Association

Article 14 of the Constitution stipulates that the people shall have the right to freedom of association. However, the right to associate was suspended for 38 years during the Martial Law period and civil society was under strict government control. After Taiwan declared an end to martial law in 1987, civil society activities and CSOs began to develop rapidly. However, the Civil Associations Act contains restrictions to the right to freedom of association. 

Since it came into force, the Judicial Yuan has issued several interpretations on the Civil Associations Act, holding that its enabling statute and sub-acts violate the Constitution, as shown in Judicial Yuan Interpretations No. 479, No. 644, No. 724, and No. 733. Despite these Constitutional interpretations, the Civil Associations Act has only been amended six times, none of which has modified the Act substantially.

Currently, under the Civil Associations Act, CSOs have to apply for a permit or registration from the government; the authorities have powers to review and reject an application; and Articles 61 and 62 can still be used to prescribe penalties as punishment for organisation that operates without registration.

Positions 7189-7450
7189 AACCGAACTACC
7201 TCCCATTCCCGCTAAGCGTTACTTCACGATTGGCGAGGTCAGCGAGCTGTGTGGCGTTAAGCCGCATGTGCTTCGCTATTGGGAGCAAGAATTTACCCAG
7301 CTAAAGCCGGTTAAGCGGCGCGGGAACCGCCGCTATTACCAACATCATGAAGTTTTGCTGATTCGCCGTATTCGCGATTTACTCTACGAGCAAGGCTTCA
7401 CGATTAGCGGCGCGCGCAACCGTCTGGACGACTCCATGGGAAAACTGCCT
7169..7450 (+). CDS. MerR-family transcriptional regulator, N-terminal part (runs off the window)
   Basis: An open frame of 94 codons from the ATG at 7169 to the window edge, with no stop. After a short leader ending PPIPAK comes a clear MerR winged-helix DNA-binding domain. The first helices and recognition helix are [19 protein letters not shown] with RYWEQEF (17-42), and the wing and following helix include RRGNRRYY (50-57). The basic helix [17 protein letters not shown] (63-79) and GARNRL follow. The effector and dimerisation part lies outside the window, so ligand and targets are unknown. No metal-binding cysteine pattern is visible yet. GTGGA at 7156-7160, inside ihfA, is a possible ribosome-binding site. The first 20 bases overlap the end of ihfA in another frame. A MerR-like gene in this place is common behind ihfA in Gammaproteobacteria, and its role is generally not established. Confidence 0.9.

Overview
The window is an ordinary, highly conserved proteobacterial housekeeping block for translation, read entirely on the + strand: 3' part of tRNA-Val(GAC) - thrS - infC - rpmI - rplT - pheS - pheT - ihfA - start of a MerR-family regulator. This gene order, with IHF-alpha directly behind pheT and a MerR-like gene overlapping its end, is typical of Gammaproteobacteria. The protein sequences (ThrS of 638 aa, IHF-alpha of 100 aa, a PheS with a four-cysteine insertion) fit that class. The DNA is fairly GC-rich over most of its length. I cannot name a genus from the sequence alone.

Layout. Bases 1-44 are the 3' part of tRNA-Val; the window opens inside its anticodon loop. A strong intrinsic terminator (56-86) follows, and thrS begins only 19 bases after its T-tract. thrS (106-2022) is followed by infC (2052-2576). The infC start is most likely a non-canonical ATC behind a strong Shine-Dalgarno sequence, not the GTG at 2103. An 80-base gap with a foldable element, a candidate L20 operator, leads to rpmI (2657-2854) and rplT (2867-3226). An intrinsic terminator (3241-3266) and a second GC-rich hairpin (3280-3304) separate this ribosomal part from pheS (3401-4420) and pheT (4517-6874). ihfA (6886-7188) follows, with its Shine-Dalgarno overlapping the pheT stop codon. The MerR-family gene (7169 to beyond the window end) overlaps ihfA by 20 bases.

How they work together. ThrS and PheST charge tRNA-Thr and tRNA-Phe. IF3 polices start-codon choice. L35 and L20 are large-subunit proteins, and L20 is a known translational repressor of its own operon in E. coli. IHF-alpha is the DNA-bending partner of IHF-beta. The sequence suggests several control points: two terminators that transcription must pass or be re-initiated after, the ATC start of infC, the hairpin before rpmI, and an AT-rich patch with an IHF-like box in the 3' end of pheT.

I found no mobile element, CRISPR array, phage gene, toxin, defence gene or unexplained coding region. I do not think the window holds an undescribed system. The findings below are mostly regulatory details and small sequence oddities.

In 2016, after the Democratic Progressive Party won the presidential elections the new government committed to abolish the Civil Associations Act and replace it with other laws including the Social Associations Act, the Foundations Act, the Occupational Associations Act, and the Political Party Act.

The Political Party Act was passed in the legislature in December 2017. However CSOs have raised concerns about the draft of the Social Associations Act, as the authorities have failed to consult with civil society nor have they allowed citizens to participate in the law’s drafting process. Moreover, according to civil society, the reform appears to be directed by a “paternalistic mindset”, and the revised law would still grant the Ministry of the Interior the authority to review and terminate the operations of social associations.

Trade unions are independent, and most workers enjoy freedom of association, though the government strictly regulates the right to strike. Among other barriers, teachers, workers in the defense industry, and government employees are prohibited from striking.